Jacques Paul Migne

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Migne, Jacques Paul

 

Born Oct. 25, 1800, in St. Flour; died Oct. 24, 1875, in Paris. French abbot and publisher of medieval literature.

Notable among Migne’s numerous multivolume publications is his Patrologia, published in two series, the Latin and the Greek. The Latin series contains works of church authors of the second through the early 13th centuries. The Greek series is chiefly a compendium of works of Orthodox (Greek) writers up to the 16th century; the series published texts in the original Greek together with their Latin translations. In addition to religious writings, the Patrologia included many annals, papal bulls, and letters. These collections were reprints of sources from the best previous publications and were often accompanied by introductory articles by the most important scholars of the 16th, 17th, and 18th centuries. Because of its vast scope, the Patrologia has retained its importance up to the present time, although in the 20th century many of the texts have been published in more up-to-date scholarly editions.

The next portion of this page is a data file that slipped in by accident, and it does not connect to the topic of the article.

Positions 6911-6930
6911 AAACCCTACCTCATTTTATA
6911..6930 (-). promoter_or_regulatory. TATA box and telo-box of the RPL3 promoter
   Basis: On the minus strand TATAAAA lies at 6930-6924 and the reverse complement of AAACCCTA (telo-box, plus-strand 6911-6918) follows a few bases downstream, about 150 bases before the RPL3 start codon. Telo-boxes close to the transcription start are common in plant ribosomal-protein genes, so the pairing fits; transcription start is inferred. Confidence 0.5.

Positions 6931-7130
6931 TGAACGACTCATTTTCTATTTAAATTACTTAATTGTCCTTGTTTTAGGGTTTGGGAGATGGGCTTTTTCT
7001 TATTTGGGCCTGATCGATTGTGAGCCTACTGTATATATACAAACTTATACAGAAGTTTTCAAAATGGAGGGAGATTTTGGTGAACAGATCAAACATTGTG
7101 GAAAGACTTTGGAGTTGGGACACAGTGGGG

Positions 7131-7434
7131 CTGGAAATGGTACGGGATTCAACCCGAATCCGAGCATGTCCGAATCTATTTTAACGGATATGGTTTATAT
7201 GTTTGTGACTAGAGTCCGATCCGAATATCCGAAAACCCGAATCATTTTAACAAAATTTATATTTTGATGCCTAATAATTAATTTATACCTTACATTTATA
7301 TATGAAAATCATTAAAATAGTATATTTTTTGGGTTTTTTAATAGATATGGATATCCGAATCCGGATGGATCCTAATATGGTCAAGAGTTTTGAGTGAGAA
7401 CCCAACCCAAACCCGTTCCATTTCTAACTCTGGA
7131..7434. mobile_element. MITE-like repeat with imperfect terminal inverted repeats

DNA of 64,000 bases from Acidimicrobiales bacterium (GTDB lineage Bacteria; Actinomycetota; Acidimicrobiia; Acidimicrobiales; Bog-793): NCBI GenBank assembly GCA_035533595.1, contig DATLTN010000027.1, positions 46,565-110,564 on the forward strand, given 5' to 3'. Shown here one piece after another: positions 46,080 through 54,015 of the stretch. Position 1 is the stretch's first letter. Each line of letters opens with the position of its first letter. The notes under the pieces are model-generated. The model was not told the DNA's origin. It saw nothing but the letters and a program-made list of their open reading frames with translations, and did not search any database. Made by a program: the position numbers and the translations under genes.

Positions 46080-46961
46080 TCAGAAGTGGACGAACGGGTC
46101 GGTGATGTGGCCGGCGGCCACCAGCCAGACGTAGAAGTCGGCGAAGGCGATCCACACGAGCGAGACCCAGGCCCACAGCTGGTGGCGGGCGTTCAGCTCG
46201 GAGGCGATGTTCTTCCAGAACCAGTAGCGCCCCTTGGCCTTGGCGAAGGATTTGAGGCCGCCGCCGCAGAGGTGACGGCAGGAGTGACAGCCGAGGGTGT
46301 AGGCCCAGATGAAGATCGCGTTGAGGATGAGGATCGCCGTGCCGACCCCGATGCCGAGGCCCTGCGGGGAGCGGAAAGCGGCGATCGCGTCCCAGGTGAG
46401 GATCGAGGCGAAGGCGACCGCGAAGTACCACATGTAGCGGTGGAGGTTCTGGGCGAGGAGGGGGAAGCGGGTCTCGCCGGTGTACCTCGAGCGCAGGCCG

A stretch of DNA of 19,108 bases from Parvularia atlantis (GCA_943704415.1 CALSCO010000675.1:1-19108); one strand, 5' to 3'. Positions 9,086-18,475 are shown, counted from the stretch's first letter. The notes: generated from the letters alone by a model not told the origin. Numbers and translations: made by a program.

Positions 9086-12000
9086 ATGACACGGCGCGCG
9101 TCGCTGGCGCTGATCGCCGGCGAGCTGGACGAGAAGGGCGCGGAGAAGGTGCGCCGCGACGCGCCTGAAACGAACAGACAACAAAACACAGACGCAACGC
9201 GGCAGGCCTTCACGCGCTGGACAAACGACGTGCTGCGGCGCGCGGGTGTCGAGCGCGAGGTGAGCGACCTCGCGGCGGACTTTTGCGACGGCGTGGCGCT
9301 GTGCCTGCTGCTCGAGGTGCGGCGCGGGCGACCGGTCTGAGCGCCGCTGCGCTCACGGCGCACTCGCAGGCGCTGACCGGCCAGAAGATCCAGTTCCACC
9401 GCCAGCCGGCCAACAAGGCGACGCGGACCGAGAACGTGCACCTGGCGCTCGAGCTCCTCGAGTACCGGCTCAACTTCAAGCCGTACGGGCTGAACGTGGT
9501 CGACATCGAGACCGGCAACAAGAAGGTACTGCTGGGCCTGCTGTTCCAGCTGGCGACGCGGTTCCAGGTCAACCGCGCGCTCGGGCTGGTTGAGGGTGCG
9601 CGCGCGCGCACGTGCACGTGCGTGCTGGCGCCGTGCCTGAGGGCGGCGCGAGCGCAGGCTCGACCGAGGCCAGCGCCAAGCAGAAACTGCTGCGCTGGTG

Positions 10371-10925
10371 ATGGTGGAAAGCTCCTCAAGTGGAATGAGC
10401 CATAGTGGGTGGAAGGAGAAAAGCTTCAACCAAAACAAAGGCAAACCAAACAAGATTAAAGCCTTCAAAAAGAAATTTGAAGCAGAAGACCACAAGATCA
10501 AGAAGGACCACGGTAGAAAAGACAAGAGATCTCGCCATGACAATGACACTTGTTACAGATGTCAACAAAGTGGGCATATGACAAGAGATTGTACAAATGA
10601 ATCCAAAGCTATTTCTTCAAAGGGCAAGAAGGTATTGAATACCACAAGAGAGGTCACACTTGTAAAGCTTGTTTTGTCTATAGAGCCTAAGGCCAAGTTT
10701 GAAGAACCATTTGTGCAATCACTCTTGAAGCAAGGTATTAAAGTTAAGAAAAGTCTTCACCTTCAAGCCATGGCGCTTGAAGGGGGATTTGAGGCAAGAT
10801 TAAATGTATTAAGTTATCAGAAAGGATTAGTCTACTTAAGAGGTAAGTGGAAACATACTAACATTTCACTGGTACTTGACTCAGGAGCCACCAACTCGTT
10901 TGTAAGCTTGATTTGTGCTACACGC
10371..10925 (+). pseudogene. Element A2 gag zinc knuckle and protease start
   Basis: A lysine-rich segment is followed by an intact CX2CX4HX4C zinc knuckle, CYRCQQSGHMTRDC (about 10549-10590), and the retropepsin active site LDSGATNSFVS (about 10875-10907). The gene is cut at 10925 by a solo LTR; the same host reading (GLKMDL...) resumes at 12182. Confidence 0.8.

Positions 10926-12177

PUBLICATIONS

Patrologiae cursus completus: Ser. Latina, vols. 1–221. Paris, 1844—64. New ed., vols. 1—. Paris, 1958—.
Patrologiae cursus completus: Ser. Graeca, vols. 1–166. Paris, 1857–66.
Scripturae sacrae cursus completus, vols. 1–28. Paris, 1837–45.
Theologiae cursus completus, 2nd ed., vols. 1–28. Paris, 1839—45.
Collection intégrate et universelle d’orateurs sacrés, vols. 1–99. Paris, 1844–55.

B. L. FONKICH

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Howard Bloch opens God's Plagiarist: Being an Account of the Fabulous Industry and Irregular Commerce of the Abbe Migne by asking how a nineteenth-century priest, the abbe Jacques-Paul Migne, was able to publish over one thousand books in thirty years and create a publishing concern worth more than 3,000,000 francs (14, 1).
Howard Block, in a recent book called God's Plagiarist (1994) about Jacques-Paul Migne, the publisher of the Patrologia Latina and the Patrologia Graeca among other sets of books, quotes a remark of Migne which he borrowed from Tertullian and used in many of his sales prospectuses: `In this world anxious for Progress, we offer the Tradition of the past in order to march forward.